Table 4 Order of diagnosis of diabetes mellitus and grave’s disease, past treatment options and compliance

Examination findings

On examination, 77% (20/26) had a thyroid goitre. Features of GD and dehydration were reported in 73% (19/26) and 31% (8/26) respectively. Exophthalmos was seen in 8 cases out of which 50% were reported to have bilateral exophthalmos. Also, tremor was observed in 8 patients (31%). Twenty-two (85%) patients reported both systolic and diastolic blood pressure with a mean of 118.8 (SD 25.8) and 62.0 (SD 25.7) mmHg respectively. Moreover, respiratory rate was reported in 9 patients (35%) with a mean of 25.4 (SD 6.4) breaths per minute. Further, Kussmaul breathing was observed in 31% (8/26). Abdominal examination was reported in 35% (9/26), and none had positive findings.

Treatment modalities and survival

Symptom control of TS was achieved with beta blockers (69% - 18/26) namely, propranolol (78% - 14/18), landiolol, metoprolol, esmolol and practolol (each - 6% - 1/18). Also, digoxin and reserpine were used in one case each. Thyroid hormone synthesis/release was decreased using antithyroid drugs, radioiodine, and surgery. Propylthiouracil (42% - 11/26), methimazole (31% - 8/26) and carbimazole (19% - 5/26) were the thionamides used as anti-thyroid agents. However, the latest 4 cases had methimazole as the anti-thyroid agent. Moreover, iodide treatment was used in 16 patients (62%) and steroids (hydrocortisone - 6, dexamethasone - 3) in 9 patients (35%). Further, thyroidectomy was performed in 15% (4/26) of the reported cases.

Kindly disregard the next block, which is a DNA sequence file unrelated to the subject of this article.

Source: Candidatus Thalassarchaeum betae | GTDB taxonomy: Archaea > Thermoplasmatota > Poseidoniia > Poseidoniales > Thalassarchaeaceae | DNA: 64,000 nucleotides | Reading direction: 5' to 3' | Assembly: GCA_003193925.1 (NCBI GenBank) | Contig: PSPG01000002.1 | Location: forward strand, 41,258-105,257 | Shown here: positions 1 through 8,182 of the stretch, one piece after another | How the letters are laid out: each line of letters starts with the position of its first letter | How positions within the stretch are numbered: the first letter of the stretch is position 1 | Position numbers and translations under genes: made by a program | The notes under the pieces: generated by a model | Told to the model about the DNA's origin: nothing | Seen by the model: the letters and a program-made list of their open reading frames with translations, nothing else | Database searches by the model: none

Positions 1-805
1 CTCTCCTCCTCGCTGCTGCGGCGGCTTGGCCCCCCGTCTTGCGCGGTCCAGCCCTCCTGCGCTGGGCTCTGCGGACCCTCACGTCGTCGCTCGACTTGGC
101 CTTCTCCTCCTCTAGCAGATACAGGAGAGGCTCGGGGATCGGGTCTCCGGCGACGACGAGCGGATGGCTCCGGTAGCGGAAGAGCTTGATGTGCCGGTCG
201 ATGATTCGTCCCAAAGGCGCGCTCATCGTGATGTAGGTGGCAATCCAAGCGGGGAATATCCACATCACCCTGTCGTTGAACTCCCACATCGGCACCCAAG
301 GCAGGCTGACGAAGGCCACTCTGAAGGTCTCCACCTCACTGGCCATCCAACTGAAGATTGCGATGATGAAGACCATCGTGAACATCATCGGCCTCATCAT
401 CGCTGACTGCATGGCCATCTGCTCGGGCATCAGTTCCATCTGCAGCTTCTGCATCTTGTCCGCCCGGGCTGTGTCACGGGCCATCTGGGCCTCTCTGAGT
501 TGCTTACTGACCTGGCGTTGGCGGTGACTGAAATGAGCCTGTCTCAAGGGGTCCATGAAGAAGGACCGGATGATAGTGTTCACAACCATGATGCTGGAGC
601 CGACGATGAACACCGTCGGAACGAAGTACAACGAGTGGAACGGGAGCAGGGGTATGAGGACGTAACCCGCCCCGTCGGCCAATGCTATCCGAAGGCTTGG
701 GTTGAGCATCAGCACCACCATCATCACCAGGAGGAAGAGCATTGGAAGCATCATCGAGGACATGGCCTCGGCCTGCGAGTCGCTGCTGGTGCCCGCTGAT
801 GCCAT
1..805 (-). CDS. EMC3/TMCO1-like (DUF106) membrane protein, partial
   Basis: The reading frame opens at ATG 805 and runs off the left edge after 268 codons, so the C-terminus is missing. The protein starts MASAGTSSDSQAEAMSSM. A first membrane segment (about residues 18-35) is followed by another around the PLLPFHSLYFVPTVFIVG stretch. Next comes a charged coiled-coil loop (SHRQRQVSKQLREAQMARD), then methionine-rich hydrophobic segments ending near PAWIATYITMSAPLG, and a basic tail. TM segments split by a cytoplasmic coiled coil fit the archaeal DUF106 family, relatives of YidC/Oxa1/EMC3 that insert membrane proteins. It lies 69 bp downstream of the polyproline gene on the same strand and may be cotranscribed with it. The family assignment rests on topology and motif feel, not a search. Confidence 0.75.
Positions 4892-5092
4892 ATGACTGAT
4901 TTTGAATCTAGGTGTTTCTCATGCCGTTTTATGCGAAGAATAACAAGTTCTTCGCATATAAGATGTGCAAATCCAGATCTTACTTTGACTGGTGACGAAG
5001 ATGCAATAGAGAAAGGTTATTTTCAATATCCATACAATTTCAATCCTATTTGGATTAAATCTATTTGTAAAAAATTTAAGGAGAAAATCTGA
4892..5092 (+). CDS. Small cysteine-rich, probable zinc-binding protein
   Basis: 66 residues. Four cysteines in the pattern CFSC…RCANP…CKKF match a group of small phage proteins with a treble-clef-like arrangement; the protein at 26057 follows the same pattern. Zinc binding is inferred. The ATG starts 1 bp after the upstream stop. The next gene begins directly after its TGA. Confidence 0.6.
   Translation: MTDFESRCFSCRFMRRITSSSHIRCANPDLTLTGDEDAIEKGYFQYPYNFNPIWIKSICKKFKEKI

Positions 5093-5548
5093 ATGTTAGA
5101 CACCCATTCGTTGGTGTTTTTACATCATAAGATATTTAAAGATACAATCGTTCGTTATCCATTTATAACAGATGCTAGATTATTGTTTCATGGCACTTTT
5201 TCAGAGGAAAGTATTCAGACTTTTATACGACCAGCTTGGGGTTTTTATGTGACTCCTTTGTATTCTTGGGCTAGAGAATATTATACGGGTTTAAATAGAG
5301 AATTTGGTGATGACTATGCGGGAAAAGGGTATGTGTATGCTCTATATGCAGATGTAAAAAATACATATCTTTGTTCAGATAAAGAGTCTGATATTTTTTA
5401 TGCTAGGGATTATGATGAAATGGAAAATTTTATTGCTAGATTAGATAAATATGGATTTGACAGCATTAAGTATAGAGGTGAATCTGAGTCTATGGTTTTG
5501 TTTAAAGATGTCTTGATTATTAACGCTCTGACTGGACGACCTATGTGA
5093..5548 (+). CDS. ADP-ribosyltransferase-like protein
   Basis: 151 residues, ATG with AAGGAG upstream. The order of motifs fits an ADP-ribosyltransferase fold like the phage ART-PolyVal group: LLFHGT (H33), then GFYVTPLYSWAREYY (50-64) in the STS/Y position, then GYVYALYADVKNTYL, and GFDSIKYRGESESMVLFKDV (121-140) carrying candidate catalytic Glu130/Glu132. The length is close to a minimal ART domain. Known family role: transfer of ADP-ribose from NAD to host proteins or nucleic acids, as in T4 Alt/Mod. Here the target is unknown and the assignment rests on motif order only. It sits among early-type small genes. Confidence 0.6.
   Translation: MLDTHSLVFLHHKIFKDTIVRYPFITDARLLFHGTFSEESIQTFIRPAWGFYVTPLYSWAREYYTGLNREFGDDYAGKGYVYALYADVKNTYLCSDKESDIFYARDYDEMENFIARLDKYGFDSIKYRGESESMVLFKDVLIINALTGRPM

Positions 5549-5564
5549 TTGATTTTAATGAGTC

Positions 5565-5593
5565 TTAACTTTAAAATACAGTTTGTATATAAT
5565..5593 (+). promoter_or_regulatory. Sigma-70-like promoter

Treatment for DKA included insulin with intravenous fluids which were received by all patients. Also, electrolyte replacement was received by 19% (5/26) and sodium bicarbonate by 4% (1/26). Seven patients were reported to have been maintained on insulin after discharge. Thionamide agents were reported to be continued in 4 patients after discharge (Additional file 1). Cardiovascular, renal and gastrointestinal complications were the top three complications (Table 5). Out of the 26 cases, all survived except four (15%). The causes of death were focal bronchopneumonia with thyrotoxic storm [34], sepsis [35], acute respiratory distress syndrome [42] and multi-organ failure [47].

Table 5 Disabilities and complications experienced by the patients